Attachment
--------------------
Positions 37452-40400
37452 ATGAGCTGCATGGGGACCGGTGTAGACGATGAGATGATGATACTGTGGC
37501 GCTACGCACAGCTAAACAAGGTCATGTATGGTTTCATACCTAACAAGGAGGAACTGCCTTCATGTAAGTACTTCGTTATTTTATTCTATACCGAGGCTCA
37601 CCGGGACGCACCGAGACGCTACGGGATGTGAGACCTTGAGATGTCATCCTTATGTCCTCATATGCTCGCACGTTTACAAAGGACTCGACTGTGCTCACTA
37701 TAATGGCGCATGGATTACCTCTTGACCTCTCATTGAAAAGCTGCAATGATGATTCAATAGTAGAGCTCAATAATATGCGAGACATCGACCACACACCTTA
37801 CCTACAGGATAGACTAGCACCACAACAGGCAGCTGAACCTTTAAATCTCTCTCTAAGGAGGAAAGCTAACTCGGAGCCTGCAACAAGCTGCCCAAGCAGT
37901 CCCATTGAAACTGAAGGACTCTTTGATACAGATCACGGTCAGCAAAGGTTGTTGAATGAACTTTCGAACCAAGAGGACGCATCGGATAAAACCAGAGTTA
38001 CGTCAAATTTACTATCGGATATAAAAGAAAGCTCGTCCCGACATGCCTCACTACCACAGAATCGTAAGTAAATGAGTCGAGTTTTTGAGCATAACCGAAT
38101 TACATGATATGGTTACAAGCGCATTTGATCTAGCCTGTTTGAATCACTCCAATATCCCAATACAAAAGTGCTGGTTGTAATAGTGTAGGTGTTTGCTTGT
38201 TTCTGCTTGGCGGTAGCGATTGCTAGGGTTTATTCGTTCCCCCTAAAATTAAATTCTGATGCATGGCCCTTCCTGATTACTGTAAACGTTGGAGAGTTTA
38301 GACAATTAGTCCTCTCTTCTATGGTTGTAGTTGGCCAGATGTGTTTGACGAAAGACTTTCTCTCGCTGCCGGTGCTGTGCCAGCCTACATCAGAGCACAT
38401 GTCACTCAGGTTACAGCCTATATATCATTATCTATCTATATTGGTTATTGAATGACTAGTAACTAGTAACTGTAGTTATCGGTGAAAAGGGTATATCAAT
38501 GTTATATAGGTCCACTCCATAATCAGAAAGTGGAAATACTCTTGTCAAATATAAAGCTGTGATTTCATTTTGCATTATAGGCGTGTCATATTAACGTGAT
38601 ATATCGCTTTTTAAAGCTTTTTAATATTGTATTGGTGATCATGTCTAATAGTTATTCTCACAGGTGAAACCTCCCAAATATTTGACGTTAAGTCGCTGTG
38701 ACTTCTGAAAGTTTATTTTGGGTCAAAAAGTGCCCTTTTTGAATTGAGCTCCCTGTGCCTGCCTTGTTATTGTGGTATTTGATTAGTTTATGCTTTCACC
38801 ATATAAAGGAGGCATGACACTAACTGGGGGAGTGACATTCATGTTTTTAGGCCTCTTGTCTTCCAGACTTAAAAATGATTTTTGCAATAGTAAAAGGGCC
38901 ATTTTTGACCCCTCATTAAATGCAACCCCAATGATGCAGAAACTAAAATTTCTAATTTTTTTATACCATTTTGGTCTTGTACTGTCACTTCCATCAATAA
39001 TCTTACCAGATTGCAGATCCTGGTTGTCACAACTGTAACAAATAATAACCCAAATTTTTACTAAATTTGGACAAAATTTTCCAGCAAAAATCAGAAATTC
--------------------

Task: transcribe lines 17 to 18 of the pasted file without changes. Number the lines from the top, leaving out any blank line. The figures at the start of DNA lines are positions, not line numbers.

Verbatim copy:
38901 ATTTTTGACCCCTCATTAAATGCAACCCCAATGATGCAGAAACTAAAATTTCTAATTTTTTTATACCATTTTGGTCTTGTACTGTCACTTCCATCAATAA
39001 TCTTACCAGATTGCAGATCCTGGTTGTCACAACTGTAACAAATAATAACCCAAATTTTTACTAAATTTGGACAAAATTTTCCAGCAAAAATCAGAAATTC